The Acquisition and Leveraged Finance Review is intended to serve as a starting point in considering structuring and other issues in acquisition and leveraged finance, both generally but also particularly in cases where more than just an understanding of the reader’s own jurisdiction is necessary.
This is the fifth edition of The Insolvency Review. Once again this volume offers an in-depth review of market conditions and insolvency case developments in key countries around the world.
Capital Markets Review addresses the comparative law aspect of our readers’ international capital markets (ICM) workload and equips them with a comparative law reference source. Globalisation and technological change mean that the transactional practice of a capital markets lawyer, wherever based, no longer enjoys the luxury, if ever it did, of focusing solely at home within the confines of a single jurisdiction.
In this eighth edition, we can see that corporate governance is becoming a more vital and all-encompassing topic with each year that passes. We all realise that the modern corporation is one of the most ingenious concepts ever devised. Our lives are dominated by corporations. We eat and breathe through them, we travel with them, we are entertained by them, most of us work for them.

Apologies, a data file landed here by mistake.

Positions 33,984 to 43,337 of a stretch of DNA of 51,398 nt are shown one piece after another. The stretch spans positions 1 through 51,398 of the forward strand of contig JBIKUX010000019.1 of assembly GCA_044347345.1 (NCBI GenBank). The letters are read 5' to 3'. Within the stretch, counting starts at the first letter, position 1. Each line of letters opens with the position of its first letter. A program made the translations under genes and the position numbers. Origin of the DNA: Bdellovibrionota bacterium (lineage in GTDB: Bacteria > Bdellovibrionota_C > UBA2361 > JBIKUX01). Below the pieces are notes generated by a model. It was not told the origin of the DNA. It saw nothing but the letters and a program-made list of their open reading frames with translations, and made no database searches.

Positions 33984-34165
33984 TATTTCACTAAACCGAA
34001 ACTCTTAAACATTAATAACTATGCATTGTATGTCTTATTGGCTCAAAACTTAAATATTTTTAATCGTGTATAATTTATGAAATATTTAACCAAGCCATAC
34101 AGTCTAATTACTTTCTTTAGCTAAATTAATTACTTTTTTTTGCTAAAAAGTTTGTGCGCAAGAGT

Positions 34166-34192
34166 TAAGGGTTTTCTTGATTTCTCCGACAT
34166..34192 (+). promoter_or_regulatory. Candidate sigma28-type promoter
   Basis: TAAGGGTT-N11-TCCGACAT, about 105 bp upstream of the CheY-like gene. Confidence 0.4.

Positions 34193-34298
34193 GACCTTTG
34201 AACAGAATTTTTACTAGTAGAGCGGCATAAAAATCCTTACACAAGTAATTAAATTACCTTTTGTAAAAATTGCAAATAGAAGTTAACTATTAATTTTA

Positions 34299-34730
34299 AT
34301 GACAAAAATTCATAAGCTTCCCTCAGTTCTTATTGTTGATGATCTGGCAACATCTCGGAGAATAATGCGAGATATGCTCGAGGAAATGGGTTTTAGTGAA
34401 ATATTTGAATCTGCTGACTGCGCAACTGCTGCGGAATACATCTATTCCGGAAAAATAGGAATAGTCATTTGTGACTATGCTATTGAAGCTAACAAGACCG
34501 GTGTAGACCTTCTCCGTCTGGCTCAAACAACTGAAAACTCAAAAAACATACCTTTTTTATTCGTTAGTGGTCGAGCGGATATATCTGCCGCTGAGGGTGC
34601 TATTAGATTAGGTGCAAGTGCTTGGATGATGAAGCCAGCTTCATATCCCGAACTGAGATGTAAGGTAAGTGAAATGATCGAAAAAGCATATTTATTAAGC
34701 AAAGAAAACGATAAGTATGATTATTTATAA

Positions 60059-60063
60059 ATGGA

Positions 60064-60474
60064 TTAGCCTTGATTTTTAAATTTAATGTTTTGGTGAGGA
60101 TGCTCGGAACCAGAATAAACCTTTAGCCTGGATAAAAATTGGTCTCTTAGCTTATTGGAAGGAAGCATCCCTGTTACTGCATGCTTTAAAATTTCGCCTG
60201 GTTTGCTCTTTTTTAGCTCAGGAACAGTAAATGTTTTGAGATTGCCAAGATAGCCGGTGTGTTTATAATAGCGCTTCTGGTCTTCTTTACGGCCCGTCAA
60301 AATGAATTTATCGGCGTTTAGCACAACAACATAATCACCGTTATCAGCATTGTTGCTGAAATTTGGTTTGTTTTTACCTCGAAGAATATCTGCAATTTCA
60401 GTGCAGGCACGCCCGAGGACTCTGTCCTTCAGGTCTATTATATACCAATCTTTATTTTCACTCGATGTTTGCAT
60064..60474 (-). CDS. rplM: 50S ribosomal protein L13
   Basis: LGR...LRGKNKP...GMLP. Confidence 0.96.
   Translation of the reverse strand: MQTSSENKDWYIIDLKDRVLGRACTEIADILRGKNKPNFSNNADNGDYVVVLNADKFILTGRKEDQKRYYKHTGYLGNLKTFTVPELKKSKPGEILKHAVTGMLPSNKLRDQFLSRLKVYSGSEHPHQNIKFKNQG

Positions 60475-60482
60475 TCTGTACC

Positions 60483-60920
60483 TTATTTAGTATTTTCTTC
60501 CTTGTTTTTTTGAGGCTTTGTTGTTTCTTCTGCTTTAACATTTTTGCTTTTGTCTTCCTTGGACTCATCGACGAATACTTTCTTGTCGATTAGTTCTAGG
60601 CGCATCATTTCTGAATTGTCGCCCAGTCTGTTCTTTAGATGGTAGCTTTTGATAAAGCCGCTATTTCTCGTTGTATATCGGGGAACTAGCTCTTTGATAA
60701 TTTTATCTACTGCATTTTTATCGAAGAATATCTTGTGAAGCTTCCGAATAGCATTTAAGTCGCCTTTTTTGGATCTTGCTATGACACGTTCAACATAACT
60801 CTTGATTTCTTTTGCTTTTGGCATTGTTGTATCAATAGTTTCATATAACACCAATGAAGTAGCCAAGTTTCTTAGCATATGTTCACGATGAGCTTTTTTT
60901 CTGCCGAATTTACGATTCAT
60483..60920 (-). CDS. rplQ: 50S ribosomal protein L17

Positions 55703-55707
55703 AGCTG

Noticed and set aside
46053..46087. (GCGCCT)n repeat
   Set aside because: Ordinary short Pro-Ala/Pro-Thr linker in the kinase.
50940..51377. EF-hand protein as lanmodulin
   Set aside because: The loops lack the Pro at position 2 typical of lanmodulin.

Despite a slight decrease in overall activity compared with 2016, 2017 was a strong year for global M&A activity as, for the fourth consecutive year, global deal-making activity exceeded US$3 trillion with announced transaction volumes reaching US$3.7 trillion. Even though 2017 did not replicate the record-breaking number of mega-deals in 2015 nor the high volume seen in 2016, market participants in a number of sectors took advantage of continued access to cheap capital globally to engage in M&A activity.
‘Fraud’ is a word that people find easier to use than to define. Partly for this reason, it is difficult for lawyers to summarise the way in which their particular jurisdictions deal with it. Some of the sources of their laws will be domestic and will have evolved over time. Others will be recent international conventions, where regard must be had to the decisions of other jurisdictions. But these difficulties aside, the problems that fraud generates pose unique challenges for the legal system of any country. This guide contains contributions from eminent practitioners the world over, who have, on the basis of their experience, set out what they regard as critical within their own jurisdictions.